Little girl Kenna and the sidecar named after her.

Here we are on our way to a sidecar rally in Missouri pulling a tent trailer.

A big thank you to Ronald R. for his history of the beginning of the Kenna Sidecar Company!!!


Above pictures are of the Kenna Sidecar designed by a fiberglass shop man from California. His wife helped him with the design by getting the wind reduced while riding in the sidecar. He also had an oil cooler mounted on the front of the Kenna and vented into the interior. He said he could put his lunch inside on the way to work and it would be warmer when he got there. LOL Barry suspect that was a slight exaggeration but made for a good story and explains the flat nose. The Kenna Sidecar mold was later sold to Ronald R. and he sold it to the two men from Modesto California.

    Those two men made a few sidecars and in 1982 Barry Bates and a friend bought the molds and have owned the rights to the Kenna Sidecar ever since. Barry was fortunate to meet with the original designer and look through his pictures of the development of the Kenna Sidecar design. The torsion suspension used when they bought the Kenna Sidecar was actually a small version of the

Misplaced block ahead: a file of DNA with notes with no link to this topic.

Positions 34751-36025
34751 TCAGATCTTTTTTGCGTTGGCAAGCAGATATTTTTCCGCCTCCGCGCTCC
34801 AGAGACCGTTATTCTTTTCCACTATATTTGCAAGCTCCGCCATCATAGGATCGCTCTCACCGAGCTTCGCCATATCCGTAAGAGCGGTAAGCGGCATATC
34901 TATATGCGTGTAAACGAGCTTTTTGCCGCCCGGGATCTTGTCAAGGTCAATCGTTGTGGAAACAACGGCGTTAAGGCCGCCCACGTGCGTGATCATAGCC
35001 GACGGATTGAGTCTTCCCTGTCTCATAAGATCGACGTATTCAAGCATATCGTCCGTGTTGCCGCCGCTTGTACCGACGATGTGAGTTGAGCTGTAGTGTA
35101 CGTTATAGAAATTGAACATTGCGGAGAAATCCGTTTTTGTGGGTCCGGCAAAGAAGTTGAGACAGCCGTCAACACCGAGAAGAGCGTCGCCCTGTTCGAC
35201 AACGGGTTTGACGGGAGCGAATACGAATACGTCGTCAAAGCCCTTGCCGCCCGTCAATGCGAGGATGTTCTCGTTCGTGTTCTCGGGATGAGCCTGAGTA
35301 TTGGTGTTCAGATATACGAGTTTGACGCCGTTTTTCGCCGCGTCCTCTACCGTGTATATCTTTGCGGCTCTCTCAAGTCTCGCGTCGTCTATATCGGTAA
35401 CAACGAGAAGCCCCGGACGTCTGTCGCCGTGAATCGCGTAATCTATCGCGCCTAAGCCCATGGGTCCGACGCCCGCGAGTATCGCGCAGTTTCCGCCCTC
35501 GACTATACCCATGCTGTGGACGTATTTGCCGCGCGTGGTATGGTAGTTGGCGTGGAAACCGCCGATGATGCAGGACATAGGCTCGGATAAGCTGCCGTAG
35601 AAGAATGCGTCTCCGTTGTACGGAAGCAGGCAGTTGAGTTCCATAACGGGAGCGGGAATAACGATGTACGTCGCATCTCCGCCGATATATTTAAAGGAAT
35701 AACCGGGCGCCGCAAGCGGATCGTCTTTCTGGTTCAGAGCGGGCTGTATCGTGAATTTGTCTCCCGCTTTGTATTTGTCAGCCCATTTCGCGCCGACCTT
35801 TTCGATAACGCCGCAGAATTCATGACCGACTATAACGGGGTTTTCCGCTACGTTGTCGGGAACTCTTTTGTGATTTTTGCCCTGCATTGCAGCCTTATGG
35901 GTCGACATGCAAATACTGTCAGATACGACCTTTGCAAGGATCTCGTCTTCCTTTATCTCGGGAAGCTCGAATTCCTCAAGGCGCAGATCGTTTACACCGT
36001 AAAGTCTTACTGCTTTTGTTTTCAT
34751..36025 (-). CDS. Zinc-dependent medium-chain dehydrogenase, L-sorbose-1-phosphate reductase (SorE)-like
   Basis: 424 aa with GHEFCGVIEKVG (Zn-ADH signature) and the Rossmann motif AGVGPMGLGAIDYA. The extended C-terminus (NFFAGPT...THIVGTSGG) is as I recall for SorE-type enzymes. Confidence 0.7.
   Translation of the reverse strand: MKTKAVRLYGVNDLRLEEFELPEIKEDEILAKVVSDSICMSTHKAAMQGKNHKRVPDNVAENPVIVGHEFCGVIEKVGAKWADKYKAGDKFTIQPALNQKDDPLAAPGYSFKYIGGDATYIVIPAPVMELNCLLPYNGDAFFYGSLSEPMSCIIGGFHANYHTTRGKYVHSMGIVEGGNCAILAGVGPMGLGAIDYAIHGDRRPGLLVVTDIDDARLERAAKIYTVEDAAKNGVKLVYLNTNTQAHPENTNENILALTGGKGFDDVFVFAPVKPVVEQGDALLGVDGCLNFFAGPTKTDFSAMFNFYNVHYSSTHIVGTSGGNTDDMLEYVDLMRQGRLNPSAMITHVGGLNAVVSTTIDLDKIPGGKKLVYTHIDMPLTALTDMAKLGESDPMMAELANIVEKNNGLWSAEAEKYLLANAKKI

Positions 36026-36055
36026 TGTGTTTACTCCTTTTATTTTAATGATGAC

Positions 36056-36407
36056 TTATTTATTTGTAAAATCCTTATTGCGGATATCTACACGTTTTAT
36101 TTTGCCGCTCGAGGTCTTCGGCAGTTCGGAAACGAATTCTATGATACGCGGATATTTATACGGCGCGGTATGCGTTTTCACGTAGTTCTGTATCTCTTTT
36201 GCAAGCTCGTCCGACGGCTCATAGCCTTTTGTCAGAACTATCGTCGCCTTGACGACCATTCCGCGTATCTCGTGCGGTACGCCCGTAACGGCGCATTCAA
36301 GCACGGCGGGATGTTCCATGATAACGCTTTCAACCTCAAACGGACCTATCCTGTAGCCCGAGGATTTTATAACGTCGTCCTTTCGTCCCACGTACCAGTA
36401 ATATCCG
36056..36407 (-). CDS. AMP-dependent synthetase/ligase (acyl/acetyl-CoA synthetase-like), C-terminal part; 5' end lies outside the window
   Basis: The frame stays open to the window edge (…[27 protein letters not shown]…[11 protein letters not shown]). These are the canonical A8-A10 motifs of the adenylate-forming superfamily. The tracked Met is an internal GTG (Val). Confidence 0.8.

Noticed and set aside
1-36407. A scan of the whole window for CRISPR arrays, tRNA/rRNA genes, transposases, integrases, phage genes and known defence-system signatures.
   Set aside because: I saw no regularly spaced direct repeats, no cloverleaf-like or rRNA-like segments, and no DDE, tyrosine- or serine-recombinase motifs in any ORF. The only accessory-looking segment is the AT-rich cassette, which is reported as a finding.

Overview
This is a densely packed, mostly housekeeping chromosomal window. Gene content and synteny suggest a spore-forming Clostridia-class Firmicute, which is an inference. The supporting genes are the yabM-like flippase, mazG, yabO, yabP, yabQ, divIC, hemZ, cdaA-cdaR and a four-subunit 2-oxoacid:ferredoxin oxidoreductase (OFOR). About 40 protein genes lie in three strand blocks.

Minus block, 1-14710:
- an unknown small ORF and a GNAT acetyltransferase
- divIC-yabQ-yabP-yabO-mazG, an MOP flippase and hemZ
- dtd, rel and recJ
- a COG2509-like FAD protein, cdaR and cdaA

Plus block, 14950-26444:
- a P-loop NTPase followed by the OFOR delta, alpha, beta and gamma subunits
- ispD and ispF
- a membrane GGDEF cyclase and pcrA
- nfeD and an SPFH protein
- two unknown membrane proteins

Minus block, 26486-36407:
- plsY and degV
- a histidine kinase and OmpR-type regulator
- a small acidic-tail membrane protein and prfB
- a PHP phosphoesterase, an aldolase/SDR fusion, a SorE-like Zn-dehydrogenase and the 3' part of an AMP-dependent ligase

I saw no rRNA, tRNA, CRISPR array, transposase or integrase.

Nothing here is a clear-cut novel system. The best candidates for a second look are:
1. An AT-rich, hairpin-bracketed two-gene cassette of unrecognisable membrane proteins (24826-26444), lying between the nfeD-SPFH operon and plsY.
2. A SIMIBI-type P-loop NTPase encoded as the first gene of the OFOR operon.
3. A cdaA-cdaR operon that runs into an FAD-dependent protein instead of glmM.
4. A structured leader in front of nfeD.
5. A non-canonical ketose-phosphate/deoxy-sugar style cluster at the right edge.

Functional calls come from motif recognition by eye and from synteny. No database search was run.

same unit used by Airstream trailers. Barry built a few sidecars in Mission, British Columbia, Canada using the same suspension.

 One "stretch" sidecar version was made adding six inches into the cockpit area for a friend with a Yamaha XS750 to help accommodate his family. Barry's friend still has one of the Kenna Sidecars he built back then on his Suzuki RE5.

Barry Bates then went to work for California Sidecar for a couple years and then helped to found Champion Sidecars (see our Champion Sidecar History Page).

    The Kenna Sidecar was brought out of hibernation when Barry went to work with DMC Sidecars in Washington state and made the "stretched" version of the sidecar permanent by building a new mold at that time. Barry also designed the current swing arm shock suspension on the new sidecar frame at that time. DMC Sidecars has been making the Kenna Sidecars under license ever since.

   A big thank you to Barry Bates for his help with this history of The Kenna Sidecar!!! He has retired from the sidecar business.


These pictures are of a Kenna Sidecar from the early 1980's and use a torsion arm suspension.

This is a later version of the Kenna Sidecar with modern coil over shock swing arm suspension and mag wheel. I talked to the owner at a swap meet in Webster Florida many years ago. He said he rode all the way out to Washington state to get his new Kenna Sidecar installed at the DMC Sidecar factory. He loved his new Kenna Sidecar very much.


Below is the Kenna Sidecar Double Passenger Version. It is the most affordable two passenger sidecar that I know of and very well made, in the USA by DMC Sidecars.

Side view with tonneau cover.

Kenna Double front nose view.

Kenna Double rear taillights view.

Kenna Double Sidecar seat and glove box in the front right side of the picture. It is in the front of the wheel well. On the left is the brass quick connector for the brake line.

Two women passengers in the Kenna Double Sidecar at a sidecar rally. A big thank you to Lonnie Cook for the great pictures!